Benefits of Service:
    In exchange for one year of full-time service, you will receive between $4,725-5,350 to repay qualified student loans. Additionally, volunteers receive a modest living allowance, healthcare benefits while in service, childcare assistance while in service and student loan forbearance or deferment while in service.

    More Information:
    http://www.americorps.gov/

  • Military Service
    U.S. Military services, such as the Army Reserve and National Guard offer several loan repayment and education bonus options. Depending on length of enlistment, the Army Reserve offers student loan repayment of up to $65,000 through the Army College Loan Repayment Program (CLRP). In addition, the Army College Fund can provide up to $83,448, when combined with the Montgomery GI Bill, to help pay for your college education. Cash enlistment bonuses are also available.

    More Information:
    http://www.goarmy.com/

  • Teaching
    If you become a full-time teacher in a public school in a low-income area, a portion of your Perkins loan may be forgiven. This program forgives 15% of your loan for the first and second years of teaching service, 20% for the third and fourth, and 30% for the fifth. In other words, after five years of teaching service, up to 100% of your Perkins loan may be forgiven.

    For Stafford loans, up to $5,000 of the outstanding loan amount may be forgiven, following five years of teaching service, and up to $17,500 for teachers in certain specialties. Loan forgiveness is also available through the Direct and FFEL Consolidation Loan programs.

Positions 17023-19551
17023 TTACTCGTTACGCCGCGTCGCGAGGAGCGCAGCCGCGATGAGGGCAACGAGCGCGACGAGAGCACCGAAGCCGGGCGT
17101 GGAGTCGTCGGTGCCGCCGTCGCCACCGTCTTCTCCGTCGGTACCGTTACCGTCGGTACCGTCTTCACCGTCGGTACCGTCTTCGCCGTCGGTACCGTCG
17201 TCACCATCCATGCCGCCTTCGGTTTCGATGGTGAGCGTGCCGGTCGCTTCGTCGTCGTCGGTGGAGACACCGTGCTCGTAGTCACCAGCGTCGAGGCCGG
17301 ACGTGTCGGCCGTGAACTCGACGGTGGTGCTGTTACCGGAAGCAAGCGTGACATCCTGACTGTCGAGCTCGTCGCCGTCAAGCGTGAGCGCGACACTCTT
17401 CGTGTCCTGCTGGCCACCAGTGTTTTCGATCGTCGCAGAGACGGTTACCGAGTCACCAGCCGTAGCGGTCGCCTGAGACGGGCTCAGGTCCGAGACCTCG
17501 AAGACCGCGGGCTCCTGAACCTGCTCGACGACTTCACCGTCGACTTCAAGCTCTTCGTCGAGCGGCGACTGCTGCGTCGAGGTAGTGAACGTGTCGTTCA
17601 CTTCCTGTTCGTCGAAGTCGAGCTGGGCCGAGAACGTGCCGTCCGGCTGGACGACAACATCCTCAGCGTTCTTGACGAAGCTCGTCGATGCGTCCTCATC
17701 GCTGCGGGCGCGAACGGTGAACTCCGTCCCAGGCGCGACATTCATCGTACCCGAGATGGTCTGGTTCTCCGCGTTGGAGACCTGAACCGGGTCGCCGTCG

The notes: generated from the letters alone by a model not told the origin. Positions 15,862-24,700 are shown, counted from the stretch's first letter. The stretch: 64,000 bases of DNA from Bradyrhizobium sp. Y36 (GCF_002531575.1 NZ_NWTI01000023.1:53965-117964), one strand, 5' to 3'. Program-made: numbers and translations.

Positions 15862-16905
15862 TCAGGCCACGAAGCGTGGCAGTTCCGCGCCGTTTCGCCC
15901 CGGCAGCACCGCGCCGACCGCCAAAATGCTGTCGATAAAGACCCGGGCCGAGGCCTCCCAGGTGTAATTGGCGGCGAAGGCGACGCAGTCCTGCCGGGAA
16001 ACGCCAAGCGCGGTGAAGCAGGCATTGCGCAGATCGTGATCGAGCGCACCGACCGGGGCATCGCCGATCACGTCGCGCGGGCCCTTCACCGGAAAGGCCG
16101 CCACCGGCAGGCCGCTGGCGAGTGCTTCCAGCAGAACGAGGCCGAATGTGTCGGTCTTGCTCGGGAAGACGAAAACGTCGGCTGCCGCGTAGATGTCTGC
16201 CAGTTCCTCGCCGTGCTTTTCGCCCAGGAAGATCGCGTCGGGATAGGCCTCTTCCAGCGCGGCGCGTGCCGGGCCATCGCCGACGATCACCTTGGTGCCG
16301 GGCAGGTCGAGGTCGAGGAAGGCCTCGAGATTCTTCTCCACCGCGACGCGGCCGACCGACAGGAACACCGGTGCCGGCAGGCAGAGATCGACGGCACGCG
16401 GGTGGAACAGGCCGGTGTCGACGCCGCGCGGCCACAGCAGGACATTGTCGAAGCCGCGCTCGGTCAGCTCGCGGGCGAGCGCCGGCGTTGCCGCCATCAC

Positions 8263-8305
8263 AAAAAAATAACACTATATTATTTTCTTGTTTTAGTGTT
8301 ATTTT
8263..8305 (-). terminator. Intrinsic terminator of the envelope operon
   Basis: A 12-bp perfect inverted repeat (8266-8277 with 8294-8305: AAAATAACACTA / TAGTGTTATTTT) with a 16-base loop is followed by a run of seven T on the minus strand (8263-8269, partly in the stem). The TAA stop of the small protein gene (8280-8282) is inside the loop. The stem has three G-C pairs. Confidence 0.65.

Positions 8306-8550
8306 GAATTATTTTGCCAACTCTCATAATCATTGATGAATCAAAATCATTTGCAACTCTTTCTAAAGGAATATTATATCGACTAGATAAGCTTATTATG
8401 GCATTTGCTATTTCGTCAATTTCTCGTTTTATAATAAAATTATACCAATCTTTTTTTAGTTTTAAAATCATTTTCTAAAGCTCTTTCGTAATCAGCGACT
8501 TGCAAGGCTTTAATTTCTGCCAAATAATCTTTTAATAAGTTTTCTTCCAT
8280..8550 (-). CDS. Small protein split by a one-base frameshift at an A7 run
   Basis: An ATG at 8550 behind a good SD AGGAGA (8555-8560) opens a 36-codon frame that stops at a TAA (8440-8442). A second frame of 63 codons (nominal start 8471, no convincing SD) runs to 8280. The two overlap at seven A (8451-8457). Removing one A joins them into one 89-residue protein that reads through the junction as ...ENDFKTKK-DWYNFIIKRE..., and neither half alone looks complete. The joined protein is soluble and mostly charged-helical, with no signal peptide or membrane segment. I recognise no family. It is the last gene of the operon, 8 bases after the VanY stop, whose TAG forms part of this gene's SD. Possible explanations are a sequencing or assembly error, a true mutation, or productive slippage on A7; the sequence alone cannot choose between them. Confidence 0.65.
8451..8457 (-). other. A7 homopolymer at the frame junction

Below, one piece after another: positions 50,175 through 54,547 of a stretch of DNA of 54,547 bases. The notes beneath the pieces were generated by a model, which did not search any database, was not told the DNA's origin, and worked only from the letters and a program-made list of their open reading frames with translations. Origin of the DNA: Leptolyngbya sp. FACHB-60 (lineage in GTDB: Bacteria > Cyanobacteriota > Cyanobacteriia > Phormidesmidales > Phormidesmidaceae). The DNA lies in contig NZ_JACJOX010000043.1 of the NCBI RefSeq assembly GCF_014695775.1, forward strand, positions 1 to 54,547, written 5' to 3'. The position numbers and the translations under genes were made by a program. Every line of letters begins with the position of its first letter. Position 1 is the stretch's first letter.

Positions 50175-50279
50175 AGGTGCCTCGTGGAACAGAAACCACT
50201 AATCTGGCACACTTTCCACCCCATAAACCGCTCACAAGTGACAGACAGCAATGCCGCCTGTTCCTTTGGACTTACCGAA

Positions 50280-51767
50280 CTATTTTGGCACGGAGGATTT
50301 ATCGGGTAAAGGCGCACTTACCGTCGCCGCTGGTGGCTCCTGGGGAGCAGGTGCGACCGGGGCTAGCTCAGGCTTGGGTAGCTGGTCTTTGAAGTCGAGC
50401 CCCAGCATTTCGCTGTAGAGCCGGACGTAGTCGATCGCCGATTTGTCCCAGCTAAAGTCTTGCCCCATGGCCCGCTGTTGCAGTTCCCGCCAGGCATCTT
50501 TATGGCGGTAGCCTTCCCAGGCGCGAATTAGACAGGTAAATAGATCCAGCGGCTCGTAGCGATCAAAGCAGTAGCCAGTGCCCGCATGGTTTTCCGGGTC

• Nursing
    The Nursing Education Loan Repayment Program is a federal program that helps alleviate the critical shortage of registered nurses (RNs) by helping nurses who work at certain types of nonprofit health care facilities repay their student loans. Qualified participants can receive 60% of their nursing education balance for two years of service, and may receive 25% of the original loan balance after a third year. Participants still receive any salary and benefits they have negotiated with their employer.

    More Information:

    http://www.hrsa.gov/loanscholarships/repayment/nursing/

  • Public Service Loan Forgiveness
    Those in a public service field, such as public interest lawyers, may find assistance through the Public Service Loan Forgiveness program. (Consolidating your student loans offers convenience, but there are drawbacks. Find out more in Should You Consolidate Your Student Loans?)

Conclusion
Even though repaying your students loans may seem like an insurmountable mission, there is help available. A little bit of time and effort can go a long way in helping you become free of student loans, and you just might do something rewarding and unforgettable in the process. (Not all student loans are the same. Know what you're getting into before signing on the dotted line by reading College Loans: Private Vs. Federal.)